Triceps

This muscle group is located at the back of the upper arm and acts to extend the elbow so that the arm straightens.  The three heads of the triceps (long, medial and lateral) muscle originate from the humerus and scapula bones at the back of the shoulder and insert on the olecranon process of the Ulna bone (the pointy part of the elbow).

Recommended Exercise Program

 

Self-treatment of the muscular system creates micro-damage and micro-tears within the muscle.  This is completely normal and helps the muscle relax, improve blood flow and overall function. Working out in the gym or performing exercise also creates these micro tears and damage to the body in the hope that the body will respond positively by getting stronger, greater endurance, increase power (speed + strength) which are all dependent on what type of stimulus you provide. The side effect of creating micro-tearing and micro-damage is that it can create post-treatment soreness (pain the following or following days).

Start off with a modest amount of treatment and see how the body responds.  Build up as the body allows.

If the pain on the post-treatment soreness is significant, give the muscle another day or two to recover before continuing further treatment.  However, if the following day, the muscle feels much better and only mild amounts of post-treatment soreness exist, then increase the timeframe or pressure of treatment.

Biofeedback

Muscular biofeedback is the body’s amazing ability to provide instantaneous feedback to the brain about which muscles are tight and where the treatment needs to be focused.  As massage creates micro-tears and micro-damage, the sensation is experienced as pain. The tighter the muscle, the more tearing or damage occurs and the pain sensation feels greater in this area.  Conversely, if the muscle is not as tight, there is less pain experienced when treating the muscle. Biofeedback is a great way to determine which muscles are tight and what areas need more work.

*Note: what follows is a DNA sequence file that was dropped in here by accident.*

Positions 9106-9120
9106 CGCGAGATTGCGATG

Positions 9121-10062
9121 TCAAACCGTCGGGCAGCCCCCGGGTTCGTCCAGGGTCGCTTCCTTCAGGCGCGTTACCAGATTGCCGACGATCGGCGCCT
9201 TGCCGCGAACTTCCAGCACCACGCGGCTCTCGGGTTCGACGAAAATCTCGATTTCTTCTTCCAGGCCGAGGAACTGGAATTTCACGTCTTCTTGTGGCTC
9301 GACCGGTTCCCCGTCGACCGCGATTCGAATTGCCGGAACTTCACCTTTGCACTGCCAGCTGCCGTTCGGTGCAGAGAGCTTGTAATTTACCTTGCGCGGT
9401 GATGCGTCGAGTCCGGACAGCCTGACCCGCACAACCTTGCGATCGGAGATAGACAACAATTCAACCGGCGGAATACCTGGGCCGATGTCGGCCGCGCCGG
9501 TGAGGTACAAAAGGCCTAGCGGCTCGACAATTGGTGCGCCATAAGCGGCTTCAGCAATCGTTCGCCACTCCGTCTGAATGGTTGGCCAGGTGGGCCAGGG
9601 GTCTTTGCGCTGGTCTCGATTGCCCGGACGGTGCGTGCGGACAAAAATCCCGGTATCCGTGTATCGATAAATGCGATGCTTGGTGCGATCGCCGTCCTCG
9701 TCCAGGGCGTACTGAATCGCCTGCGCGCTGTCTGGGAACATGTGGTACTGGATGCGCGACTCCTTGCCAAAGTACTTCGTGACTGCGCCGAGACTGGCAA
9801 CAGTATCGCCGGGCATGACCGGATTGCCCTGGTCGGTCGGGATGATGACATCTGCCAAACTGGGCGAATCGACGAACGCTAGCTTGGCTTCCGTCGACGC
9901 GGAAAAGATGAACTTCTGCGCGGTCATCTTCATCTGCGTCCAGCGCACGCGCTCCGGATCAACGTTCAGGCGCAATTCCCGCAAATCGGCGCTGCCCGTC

Recommended Exercise Program

 

Self-treatment of the muscular system creates micro-damage and micro-tears within the muscle.  This is completely normal and helps the muscle relax, improve blood flow and overall function. Working out in the gym or performing exercise also creates these micro tears and damage to the body in the hope that the body will respond positively by getting stronger, greater endurance, increase power (speed + strength) which are all dependent on what type of stimulus you provide. The side effect of creating micro-tearing and micro-damage is that it can create post-treatment soreness (pain the following or following days).

Start off with a modest amount of treatment and see how the body responds.  Build up as the body allows.

If the pain on the post-treatment soreness is significant, give the muscle another day or two to recover before continuing further treatment.  However, if the following day, the muscle feels much better and only mild amounts of post-treatment soreness exist, then increase the timeframe or pressure of treatment.

Biofeedback

Muscular biofeedback is the body’s amazing ability to provide instantaneous feedback to the brain about which muscles are tight and where the treatment needs to be focused.  As massage creates micro-tears and micro-damage, the sensation is experienced as pain. The tighter the muscle, the more tearing or damage occurs and the pain sensation feels greater in this area.  Conversely, if the muscle is not as tight, there is less pain experienced when treating the muscle. Biofeedback is a great way to determine which muscles are tight and what areas need more work.